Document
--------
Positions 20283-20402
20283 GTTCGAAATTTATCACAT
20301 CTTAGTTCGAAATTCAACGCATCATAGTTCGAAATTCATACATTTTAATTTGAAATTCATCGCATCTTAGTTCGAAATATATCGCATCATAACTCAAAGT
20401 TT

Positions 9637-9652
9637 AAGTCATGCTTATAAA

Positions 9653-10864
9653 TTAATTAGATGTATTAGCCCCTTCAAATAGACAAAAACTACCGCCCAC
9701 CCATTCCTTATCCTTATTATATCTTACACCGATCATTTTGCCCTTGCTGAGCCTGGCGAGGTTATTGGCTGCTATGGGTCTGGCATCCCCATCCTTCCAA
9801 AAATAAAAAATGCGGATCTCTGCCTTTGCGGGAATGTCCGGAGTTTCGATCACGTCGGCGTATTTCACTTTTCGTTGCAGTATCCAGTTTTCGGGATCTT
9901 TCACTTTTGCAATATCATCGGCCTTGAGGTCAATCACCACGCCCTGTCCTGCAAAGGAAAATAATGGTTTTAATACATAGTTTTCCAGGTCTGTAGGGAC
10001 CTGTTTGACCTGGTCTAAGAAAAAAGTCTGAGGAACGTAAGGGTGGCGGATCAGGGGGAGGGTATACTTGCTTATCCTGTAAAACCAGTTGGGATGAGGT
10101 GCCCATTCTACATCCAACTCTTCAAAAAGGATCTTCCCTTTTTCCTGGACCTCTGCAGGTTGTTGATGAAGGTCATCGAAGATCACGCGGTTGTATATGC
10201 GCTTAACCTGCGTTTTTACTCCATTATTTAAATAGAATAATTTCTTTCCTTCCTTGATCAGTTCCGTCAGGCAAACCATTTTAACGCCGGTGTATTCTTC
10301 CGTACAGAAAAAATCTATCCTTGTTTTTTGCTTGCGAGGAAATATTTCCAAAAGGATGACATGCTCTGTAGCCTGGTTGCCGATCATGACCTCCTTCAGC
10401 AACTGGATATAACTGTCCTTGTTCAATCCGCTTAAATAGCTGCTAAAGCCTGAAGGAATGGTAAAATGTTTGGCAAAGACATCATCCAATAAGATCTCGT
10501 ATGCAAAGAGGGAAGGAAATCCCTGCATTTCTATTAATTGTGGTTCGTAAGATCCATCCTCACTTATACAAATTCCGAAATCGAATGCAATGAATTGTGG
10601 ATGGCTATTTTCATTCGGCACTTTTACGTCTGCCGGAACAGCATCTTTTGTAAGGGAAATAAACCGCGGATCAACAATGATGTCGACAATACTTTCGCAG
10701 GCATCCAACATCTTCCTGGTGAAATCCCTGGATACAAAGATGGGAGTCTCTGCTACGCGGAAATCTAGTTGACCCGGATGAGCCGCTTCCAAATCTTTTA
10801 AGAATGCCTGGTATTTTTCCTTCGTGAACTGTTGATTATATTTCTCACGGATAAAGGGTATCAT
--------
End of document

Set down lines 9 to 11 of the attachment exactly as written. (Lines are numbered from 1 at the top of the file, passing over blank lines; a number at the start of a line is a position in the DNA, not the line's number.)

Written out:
9701 CCATTCCTTATCCTTATTATATCTTACACCGATCATTTTGCCCTTGCTGAGCCTGGCGAGGTTATTGGCTGCTATGGGTCTGGCATCCCCATCCTTCCAA
9801 AAATAAAAAATGCGGATCTCTGCCTTTGCGGGAATGTCCGGAGTTTCGATCACGTCGGCGTATTTCACTTTTCGTTGCAGTATCCAGTTTTCGGGATCTT
9901 TCACTTTTGCAATATCATCGGCCTTGAGGTCAATCACCACGCCCTGTCCTGCAAAGGAAAATAATGGTTTTAATACATAGTTTTCCAGGTCTGTAGGGAC